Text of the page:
Oil, coal spills contaminate Louisiana in Isaac's wake

As the recovery continues from last week's Hurricane Isaac, details are emerging about oil spills and other toxic pollution left behind in the storm's wake.

Staff with the Gulf Restoration Network flew over areas of southern Louisiana on Sunday. Among the problems they documented is an oil spill from the Conoco Phillips refinery in hard-hit Plaquemines Parish (photo by GRN's Jonathan Henderson at right).

As you can see in the photos below, also shot by Henderson, oil from that spill is leaking into surrounding wetlands and an adjacent citrus grove. The refinery is located in Belle Chasse between the Mississippi River, on the right in the next photo, and Louisiana Highway 23, on the left. The facility is by far the heaviest polluter in Plaquemines Parish, releasing over 500,000 pounds of toxic pollution to the air and almost 20,000 pounds to surface waters in 2010 alone, according to the Environmental Protection Agency's Toxics Release Inventory. Based in Houston, Conoco Phillips is the world's fifth-largest private-sector energy corporation.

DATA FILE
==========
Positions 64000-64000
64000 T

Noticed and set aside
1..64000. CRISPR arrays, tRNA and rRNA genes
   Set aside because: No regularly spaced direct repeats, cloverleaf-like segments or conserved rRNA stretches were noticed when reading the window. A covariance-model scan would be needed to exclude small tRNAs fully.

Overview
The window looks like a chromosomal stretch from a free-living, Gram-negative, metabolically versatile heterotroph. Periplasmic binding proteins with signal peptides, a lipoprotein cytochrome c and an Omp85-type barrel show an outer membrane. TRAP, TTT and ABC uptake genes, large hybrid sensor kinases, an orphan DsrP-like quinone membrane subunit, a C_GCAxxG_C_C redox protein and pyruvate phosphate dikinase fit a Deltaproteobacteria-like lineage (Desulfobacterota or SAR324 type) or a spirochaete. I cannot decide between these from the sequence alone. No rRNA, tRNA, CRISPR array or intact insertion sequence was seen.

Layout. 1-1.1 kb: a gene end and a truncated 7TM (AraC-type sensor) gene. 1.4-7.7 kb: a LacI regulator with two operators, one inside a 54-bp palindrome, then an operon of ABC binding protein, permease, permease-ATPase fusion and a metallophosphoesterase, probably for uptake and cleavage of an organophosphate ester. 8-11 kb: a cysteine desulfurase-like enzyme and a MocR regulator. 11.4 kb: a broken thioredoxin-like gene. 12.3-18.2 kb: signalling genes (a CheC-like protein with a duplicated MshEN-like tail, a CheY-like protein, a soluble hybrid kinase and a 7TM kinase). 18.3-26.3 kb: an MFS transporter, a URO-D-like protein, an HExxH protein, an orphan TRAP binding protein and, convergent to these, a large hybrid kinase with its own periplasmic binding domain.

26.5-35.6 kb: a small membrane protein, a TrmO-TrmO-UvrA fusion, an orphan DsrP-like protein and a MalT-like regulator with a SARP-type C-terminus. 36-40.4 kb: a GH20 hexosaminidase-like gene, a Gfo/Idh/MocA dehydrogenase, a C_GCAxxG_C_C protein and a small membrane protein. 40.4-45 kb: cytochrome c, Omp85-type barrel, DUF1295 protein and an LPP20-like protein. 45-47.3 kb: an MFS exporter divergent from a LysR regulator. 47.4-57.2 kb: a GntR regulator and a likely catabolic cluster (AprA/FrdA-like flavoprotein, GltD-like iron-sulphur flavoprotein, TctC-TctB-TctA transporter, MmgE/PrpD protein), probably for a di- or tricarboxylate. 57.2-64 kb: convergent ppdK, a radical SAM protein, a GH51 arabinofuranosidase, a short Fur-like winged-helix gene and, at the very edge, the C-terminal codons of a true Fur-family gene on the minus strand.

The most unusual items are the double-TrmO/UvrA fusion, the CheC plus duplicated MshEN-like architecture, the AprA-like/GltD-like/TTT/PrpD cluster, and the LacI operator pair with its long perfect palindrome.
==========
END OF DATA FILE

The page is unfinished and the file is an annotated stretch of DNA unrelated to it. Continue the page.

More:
GRN also spotted toppled crude oil holding tanks during its flyover of Plaquemines Parish:

But oil wasn't the only form of dirty energy that caused pollution problems following Isaac. GRN documented a coal spill from the Kinder Morgan International Marine Terminal, located in Port Sulphur on the west bank of the Mississippi River in Plaquemines Parish:

As seen in the photo below, polluted runoff from the facility appears to be affecting a nearby cattle farm that flooded in the storm:

Coal dust contains toxic compounds including arsenic, mercury and lead. It also causes the deadly respiratory disease pneumoconiosis, also known as black lung.

GRN reports that Isaac's wind and floodwaters appear to have carried the coal runoff into nearby communities, including Myrtle Grove, Ironton and Oak Park, the latter pictured in the following two photos:

Based in Houston, Kinder Morgan has plans to expand its Gulf Coast terminal network in order to increase coal exports. The fourth-largest energy company in North America, it owns about 170 terminals that handle coal and other products. It also operates an extensive network of oil and gas pipelines is the one of the largest oil producers in Texas.

GRN says it's filing reports on the spills with the Coast Guard's National Response Center, the federal point of contact for reporting oil and other chemical spills. To view GRN's full set of photos from its flyover, click here.

(All photos by Jonathan Henderson, Gulf Restoration Network.)